Testing the Organization of Whistler-mode Chorus Wave Properties by Plasmapause Location
• +3
• David M. Malaspina,
• Allison N Jaynes,
• Scot R. Elkington,
• Anthony Arthur Chan,
• George Blair Hospodarsky,
• John Wygant
David M. Malaspina

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Allison N Jaynes
University of Iowa
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Scot R. Elkington
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Anthony Arthur Chan
Rice University
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George Blair Hospodarsky
University of Iowa
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John Wygant
University of Minnesota
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## Abstract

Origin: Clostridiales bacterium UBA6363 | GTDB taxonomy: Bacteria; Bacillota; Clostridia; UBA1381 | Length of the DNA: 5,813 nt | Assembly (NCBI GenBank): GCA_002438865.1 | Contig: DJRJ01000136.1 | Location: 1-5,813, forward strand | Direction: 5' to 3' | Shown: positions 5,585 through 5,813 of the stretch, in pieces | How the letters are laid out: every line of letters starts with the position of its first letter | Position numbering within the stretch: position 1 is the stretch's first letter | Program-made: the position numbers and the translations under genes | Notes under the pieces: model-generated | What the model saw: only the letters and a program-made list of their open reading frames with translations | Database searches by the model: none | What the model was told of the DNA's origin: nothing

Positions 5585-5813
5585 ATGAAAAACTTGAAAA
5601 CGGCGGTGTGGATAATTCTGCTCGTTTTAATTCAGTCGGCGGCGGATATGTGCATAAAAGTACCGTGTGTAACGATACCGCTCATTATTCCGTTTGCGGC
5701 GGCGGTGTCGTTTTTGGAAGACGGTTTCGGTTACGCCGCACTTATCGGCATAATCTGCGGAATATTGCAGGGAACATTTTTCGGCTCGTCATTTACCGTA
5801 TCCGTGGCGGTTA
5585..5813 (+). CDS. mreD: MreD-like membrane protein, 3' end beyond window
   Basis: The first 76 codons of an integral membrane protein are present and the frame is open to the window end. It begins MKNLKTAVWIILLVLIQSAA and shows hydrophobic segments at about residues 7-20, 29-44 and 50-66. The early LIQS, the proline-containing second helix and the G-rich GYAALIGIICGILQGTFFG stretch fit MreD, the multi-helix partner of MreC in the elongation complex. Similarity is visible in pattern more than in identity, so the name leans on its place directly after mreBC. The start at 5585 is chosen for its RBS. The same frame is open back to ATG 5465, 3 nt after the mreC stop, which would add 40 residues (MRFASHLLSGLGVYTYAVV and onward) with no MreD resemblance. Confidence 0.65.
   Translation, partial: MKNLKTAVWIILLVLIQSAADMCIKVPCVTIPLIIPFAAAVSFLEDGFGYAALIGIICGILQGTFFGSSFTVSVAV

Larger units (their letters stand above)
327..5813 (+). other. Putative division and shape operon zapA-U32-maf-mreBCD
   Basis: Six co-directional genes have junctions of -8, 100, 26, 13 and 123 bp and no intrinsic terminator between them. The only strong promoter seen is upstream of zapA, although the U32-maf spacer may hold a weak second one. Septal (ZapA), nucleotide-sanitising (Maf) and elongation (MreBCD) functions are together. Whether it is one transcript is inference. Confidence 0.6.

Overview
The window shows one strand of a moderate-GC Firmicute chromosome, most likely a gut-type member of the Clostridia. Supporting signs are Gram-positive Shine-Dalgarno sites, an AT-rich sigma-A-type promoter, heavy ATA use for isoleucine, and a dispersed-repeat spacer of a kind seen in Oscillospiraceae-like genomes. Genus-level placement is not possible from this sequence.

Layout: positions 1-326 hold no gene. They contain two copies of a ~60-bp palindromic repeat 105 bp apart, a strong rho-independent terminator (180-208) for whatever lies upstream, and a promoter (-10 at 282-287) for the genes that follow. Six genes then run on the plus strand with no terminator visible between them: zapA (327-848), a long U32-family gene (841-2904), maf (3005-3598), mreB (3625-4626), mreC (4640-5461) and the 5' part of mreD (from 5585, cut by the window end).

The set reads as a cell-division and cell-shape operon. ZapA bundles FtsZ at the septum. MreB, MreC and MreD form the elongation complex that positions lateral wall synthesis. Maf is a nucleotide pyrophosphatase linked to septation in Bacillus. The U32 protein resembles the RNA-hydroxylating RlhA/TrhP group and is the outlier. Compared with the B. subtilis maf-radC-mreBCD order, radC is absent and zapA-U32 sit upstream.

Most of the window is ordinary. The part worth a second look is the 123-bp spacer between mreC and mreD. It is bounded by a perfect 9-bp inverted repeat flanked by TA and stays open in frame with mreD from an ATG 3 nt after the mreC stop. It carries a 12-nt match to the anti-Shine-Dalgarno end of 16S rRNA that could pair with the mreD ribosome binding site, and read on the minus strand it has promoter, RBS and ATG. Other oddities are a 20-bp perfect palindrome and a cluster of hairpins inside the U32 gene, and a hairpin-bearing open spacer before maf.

Lower-band whistler-mode chorus waves are important to the dynamics of Earth’s radiation belts, playing a key role in accelerating seed population electrons (100’s of keV) to relativistic ($>$ 1 MeV) energies, and in scattering electrons such that they precipitate into the atmosphere. When constructing and using statistical models of lower-band whistler-mode chorus wave power, it is commonly assumed that wave power is spatially distributed with respect to magnetic L-shell. At the same time, these waves are known to drop in power at the plasmapause, a cold plasma boundary which is dynamic in time and space relative to L-shell. This study organizes wave power and propagation direction data with respect to distance from the plasmapause location to evaluate what role the location of the plasmapause may play in defining the spatial distribution of lower band whistler-mode chorus wave power. It is found that characteristics of the statistical spatial distribution of equatorial lower band whistler mode chorus are determined by L-shell, and are largely independent of plasmapause location. The primary physical importance of the plasmapause is to act as an Earthward boundary to lower band whistler mode chorus wave activity. This behavior is consistent with an equatorial lower band whistler mode chorus wave power spatial distribution that follows the L-shell organization of the particles driving wave growth.